Sunday, April 30, 2017


Chrysanthemum wasn’t always Chrysanthemum.

When Pansy gave birth to a dainty, lively little heifer, we named her Aster. Happily, Aster was up on her feet and nursing within minutes. “She’s a smart one,” Hubby remarked. Other newborns were arriving, one of which was having trouble standing and nursing, so I didn’t get a chance to take Aster’s baby picture until evening. That’s when I noticed her face.

For one thing, Pansy still hadn’t licked the pink and yellow birth fluids from Aster’s face, something that mama cows usually do right after delivery. Second, Aster’s nose looked too skinny because it lacked the normal amount of fluff. What hair she did have was fine and short.

We wondered if perhaps Aster was born prematurely, or even if she had some milder form of birth defect known to occur in Herefords, in which calves are born with little to no hair. Aster had more than that, but we worried about sunburn and cold. Was she smart enough to stay in shade or shelter when needed?

We prayed, and I rechristened her after the fluffiest flower that I could think of: Chrysanthemum. 

In many respects, Chrysanthemum is strong and healthy. She loves playing with her siblings and can run faster than most. (Less wind resistance?) Her face has gradually gained fluff, although she still doesn’t have enough hair around her eyes.

It irritates me that Pansy never has licked her heifer’s face clean. A cow pasture isn’t spic and span, but the other mamas wash their babies several times a day. I don’t know if she’s embarrassed of Chrysanthemum or just a slob.

What Chrysanthemum lacks in beautiful locks, though, she makes up for in smarts and style. One cold, rainy, windy morning when Hubby was feeding the herd, he watched Chrysanthemum come out of the calf shed. Instead of heading into the wind-propelled rain to get to the hay, she promptly turned and backed all 75 or so feet to breakfast. He was impressed.

        1 DAY OLD


                                                                                                  3 WEEKS OLD         



"Let your hope keep you joyful, be patient in your troubles, and pray at all times." ~Romans 12:12  TEV

Monday, April 24, 2017

Molly and Butch

Molly's sweet face really is this white. Thanks to Fancy, her mama, Molly may very well be the cleanest person on this outfit. 

When these pictures were taken, Molly was just hours old. Her legs swiveled every which way but loose, but they've since straightened up.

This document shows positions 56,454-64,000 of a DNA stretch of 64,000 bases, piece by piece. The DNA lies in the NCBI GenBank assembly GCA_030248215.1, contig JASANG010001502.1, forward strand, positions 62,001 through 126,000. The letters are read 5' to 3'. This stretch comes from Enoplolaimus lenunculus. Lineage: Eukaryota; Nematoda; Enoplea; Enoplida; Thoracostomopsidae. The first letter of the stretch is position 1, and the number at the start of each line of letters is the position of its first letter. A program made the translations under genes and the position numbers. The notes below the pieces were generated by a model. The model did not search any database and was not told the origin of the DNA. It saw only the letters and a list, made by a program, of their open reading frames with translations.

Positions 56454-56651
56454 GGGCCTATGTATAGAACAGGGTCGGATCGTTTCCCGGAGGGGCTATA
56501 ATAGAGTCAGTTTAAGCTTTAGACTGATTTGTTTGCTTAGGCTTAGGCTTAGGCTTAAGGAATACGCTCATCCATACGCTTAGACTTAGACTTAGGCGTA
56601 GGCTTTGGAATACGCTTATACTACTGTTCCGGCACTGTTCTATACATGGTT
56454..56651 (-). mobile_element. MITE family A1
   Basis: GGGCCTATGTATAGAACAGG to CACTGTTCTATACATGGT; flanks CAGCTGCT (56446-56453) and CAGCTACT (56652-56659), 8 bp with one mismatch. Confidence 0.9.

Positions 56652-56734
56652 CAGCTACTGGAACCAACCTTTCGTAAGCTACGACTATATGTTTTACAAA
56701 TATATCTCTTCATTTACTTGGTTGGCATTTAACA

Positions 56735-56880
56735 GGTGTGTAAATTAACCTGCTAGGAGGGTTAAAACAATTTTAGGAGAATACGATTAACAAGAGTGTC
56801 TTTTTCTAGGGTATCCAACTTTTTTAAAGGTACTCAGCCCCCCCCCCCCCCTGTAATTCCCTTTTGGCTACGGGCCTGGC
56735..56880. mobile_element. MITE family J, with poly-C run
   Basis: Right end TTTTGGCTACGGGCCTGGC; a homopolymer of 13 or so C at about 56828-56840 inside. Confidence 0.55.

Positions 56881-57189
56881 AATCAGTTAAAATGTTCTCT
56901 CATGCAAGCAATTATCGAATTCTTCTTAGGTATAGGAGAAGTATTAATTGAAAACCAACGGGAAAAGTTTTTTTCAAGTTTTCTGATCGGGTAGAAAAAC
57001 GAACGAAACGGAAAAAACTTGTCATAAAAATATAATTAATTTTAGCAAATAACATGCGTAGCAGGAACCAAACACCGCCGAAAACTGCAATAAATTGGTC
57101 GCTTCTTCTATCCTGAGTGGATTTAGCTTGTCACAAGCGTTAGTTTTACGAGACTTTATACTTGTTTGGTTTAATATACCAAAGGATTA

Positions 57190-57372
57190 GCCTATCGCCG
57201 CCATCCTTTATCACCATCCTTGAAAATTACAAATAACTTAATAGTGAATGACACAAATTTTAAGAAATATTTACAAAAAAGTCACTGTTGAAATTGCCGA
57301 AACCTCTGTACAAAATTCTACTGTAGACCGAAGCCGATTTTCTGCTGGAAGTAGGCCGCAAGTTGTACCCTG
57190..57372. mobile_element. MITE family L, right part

Pearl blessed us with Butch (as in Cassidy), a fun-loving little outlaw. Case in point: Pearl provides him plenty of milk, but Butch tries to sneak up on other cows to see if he can steal a drink of theirs--just for kicks--which he often gets.  


"If your problem is too big for you, it's just the right size for God." ~Steven Furtick

Wednesday, April 19, 2017

Paint in the Sage

We interrupt our regularly scheduled agricultural programming for a sneak preview of the 2017 Wyoming Sagebrush Steppe Art Festival, featuring Castilleja linariifolia (Indian paintbrush). 

About the festival:

  • New works pop up every day. 
  • Western meadowlarks and horned larks provide live music.
  • Admission is free for the walking.
  • No crowds, no lines, no signs saying DO NOT TOUCH.
  • Refreshments not provided; BYOGB (bring your own granola bars).


"Sometimes the fear of failure steals the beauty we were meant to create." ~Angie Smith

Sunday, April 16, 2017

Alive and Very Well

After our crazy cold winter, many trees in our little orchard have been reluctant to awake from hibernation. Not so our "poodle" tree. The blossoms are spare and some branches are bare, but it's alive and crazy happy to be so. I pray that no matter what your "winter" has been, you're blooming like crazy too.

"The Lord your God is living among you.
He is a mighty savior.
He will take delight in you with gladness.
With His love, he will calm all your fears.
He will rejoice over you with joyful songs." ~Zephaniah 3:17 NLT

Wednesday, April 12, 2017


Annabelle, queen of our herd and the world, recently added Apricot to the family dynasty. Apricot's arrival makes Annabelle the mother of five females and grandmother of three more females. Bella, Annabelle's daughter, is expecting her first calf soon, so it's possible the population of Belles could increase yet again in 2017. No one's complaining, though, since the Belles are great mamas with lots of milk and very gentle dispositions. 

Apricot was a big little princess who was so happy to be out and about! Even though we were privy to most of the proceedings, it was hard to imagine how Annabelle managed to carry Apricot around lo, these many months, let alone give birth to her without assistance.


"But as many as received Him, to them He gave the right to become children of God, to those who believe in His name." ~John 1:12 NKJV

Sunday, April 9, 2017

Spunk and Swagger

Clearly, I'm no professional photographer, but I do love sharing images of our calves. Their cuteness, however, isn't so much about their features as it is their audacity. Within hours, sometimes minutes, of delivery and a warm drink of milk, calves are already beginning to explore, run, buck, kick, and butt whoever will let them. I doubt anyone could convince a baby calf that the world isn't the more wonderful for its birth.

From whence comes their enviable mettle? Do their mamas assure them, at first lick, that they're both adored and adorable? Or do bovines simply carry the Joe Cool gene?




Little Red


"Faith is the audacity to believe that God's promises apply to us." ~Angie Smith